The 2014 Venice Architecture Biennale

by | 19. Jun 2014

Exhibitions and Events

The 2014 Venice Architecture Biennale. Photo by Bruno Cordioli/Flickr

By Ulf Meyer

To move away from the notion of ‘starchitects’ was one of the primary goals of Rem Koolhaas, when he described his concept for curating this year’s architecture Biennale – entitled ‘Fundamentals’ and currently underway in Venice for the 14th time. And the concept works very well.

In the central pavilion, a giant exhibition on the ‘Elements of Architecture’ makes this Biennale unusually research-centered. These ‘elements’ represent the reference points for the discipline: floor, wall, ceiling, door, roof, window, façade, balcony, corridor, fireplace, toilet, stair, escalator, elevator, ramp etc.

The exhibition is the result of a two-year studio with the Harvard Graduate School of Design as well as collaborations with experts from the industry and academia. It looks at the fundamentals of buildings – used by any architect, anywhere, anytime. The exhibition shows a selection of the most revealing and surprising moments of these different building elements, by which it seeks to reconstruct a global history of each element. It brings together ancient, past, current and future versions of all the elements and in order to create diverse experiences, different environments (such as archive, museum, factory, laboratory, mock-up, simulation) have been created – to great effect.

‘The Elements of Architecture: Door’. Photo © John Hill/Flickr

Koolhaas manages to shift the discourse from personalities to individual parts. The display of toilets, false ceilings and lift technology, is both witty and surprising at times. Occasionally, it feels like a museum, at other times like a trade fair. The overall effect is impressive, but it is also bordering on the banal – or even depressing – as it seems to illustrate the diminishing influence of the architect.

The Monditalia section in the huge Corderie of the Arsenale turned out to be rather overwhelming and tiring with 41 research projects including dance, music, theatre and cinema. For the first time, Venice’s other Biennales for dance, music, theatre and film collaborate with the Architecture Biennale for a scan of Italy, showing a total of 82 films.

‘La Dolce VIta Illuminato’. Light installation by Rem Koolhaas. Photo by Bruno Cordioli/Flickr

The national pavilions

The theme ‘Absorbing Modernity 1914-2014’ was proposed for the contribution of all the 65 national pavilions in the Giardini, the Arsenale and the city of Venice. For the first time, the national pavilions are invited to respond to a single theme. 65 countries examine key moments from a century of modernization.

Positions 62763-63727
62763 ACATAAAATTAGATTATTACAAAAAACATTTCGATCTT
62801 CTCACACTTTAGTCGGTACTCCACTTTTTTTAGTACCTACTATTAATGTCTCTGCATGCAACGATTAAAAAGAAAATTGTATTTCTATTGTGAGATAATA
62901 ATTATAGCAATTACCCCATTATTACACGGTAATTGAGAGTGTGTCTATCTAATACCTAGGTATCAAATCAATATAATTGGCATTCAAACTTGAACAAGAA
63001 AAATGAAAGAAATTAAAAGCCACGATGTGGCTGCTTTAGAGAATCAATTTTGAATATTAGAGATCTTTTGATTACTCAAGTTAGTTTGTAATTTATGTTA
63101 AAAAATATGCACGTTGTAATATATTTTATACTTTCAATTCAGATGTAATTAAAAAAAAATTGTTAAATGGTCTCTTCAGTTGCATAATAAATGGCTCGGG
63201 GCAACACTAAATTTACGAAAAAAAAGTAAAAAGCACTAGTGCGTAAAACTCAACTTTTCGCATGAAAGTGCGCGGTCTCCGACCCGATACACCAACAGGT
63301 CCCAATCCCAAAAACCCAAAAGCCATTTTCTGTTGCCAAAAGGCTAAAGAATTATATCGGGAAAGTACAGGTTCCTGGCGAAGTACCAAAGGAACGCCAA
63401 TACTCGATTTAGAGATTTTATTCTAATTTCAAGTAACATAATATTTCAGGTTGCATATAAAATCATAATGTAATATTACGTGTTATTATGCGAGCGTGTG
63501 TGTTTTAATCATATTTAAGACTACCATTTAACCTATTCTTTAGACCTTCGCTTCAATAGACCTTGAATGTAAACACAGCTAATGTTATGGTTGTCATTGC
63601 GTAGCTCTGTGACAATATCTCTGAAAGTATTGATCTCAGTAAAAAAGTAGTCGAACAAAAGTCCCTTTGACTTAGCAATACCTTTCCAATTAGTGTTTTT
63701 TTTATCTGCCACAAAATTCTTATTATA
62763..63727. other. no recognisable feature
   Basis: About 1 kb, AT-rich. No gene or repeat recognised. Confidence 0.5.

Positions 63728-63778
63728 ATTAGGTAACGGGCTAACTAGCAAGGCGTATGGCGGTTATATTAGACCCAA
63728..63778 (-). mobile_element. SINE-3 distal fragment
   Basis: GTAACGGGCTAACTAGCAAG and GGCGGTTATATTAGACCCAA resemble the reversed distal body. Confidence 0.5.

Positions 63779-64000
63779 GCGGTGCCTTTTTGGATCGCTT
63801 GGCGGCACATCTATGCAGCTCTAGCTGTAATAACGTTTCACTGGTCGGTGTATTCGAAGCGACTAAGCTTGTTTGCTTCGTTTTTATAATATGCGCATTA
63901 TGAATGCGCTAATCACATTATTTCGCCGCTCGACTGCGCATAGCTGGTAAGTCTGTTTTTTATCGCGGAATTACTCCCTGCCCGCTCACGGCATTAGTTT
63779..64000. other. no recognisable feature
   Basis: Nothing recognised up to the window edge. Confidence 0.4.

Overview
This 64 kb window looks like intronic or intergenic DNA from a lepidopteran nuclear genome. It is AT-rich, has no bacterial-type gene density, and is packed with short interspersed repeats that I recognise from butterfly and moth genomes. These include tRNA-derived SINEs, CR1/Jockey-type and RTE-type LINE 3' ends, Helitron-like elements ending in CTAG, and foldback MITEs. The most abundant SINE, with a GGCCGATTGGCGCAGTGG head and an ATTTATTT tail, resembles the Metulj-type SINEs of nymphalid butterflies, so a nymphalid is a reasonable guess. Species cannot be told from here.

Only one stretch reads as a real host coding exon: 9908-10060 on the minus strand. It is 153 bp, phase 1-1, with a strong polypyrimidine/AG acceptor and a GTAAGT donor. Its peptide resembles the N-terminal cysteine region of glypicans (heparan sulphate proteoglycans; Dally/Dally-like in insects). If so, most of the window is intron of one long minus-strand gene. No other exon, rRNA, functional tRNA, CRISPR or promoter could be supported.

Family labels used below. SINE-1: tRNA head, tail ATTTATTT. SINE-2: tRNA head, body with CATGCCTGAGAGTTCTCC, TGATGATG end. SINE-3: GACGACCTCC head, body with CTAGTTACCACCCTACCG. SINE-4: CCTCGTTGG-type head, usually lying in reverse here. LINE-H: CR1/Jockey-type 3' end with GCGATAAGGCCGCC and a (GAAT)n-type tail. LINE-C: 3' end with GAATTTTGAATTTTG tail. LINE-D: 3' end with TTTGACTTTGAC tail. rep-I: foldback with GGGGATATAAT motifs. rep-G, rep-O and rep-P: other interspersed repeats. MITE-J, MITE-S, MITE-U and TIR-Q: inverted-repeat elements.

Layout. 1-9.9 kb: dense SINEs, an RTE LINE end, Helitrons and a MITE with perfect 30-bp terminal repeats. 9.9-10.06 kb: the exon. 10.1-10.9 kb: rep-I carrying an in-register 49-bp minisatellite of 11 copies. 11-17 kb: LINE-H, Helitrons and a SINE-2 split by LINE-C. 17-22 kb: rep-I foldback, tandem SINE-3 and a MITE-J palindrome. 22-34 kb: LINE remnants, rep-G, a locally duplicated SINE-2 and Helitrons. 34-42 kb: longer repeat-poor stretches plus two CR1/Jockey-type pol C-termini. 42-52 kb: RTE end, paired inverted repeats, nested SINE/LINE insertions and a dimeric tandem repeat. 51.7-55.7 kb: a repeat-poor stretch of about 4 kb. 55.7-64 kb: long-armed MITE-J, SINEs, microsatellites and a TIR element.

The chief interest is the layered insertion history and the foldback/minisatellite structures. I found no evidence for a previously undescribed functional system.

Kosovo Pavilion, ‘Visibility (imposed modernity)’. Photo by Bruno Cordioli/Flickr

Dominican Republic Pavilion, ‘Fair Concrete’. Photo by  Bruno Cordioli/Flickr

Kuwait Pavilion. ‘Acquiring Modernity’. Photo by Bruno Cordioli/Flickr

Together, the presentations reveal how diverse cultures and political environments transformed modernity into individual regional interpretations. What is usually a cacophony of voices has become a concerto this time around: most countries acceded to the brief, casting an interesting light on how their country’s architecture has been transformed by modernism.

The Danish Pavilion, ‘Empowerment of Aesthetics’. Photo © Jens Lindhe

The Danish Pavilion, ‘Empowerment of Aesthetics’. Photo © Jens Lindhe

The Danish contribution stood out as inviting visitors to sense, wonder, be curious and reflect. The pavilion, curated by Danish landscape architect Stig L. Andersson, reintroduces the aesthetics as an essential complementary component to the rational – a key point in a scenario called DK2050, which poses the question of how people will live in Denmark in the year 2050.

The Golden Lion for Lifetime Achievements was awarded to Phyllis Lambert from Canada and the South-Korean Pavilion chosen as the best one. Together with the 22 collateral events, exhibitions and initiatives in various locations in the city, this year’s Biennale is a big chunk to swallow, but certainly a worthwhile one.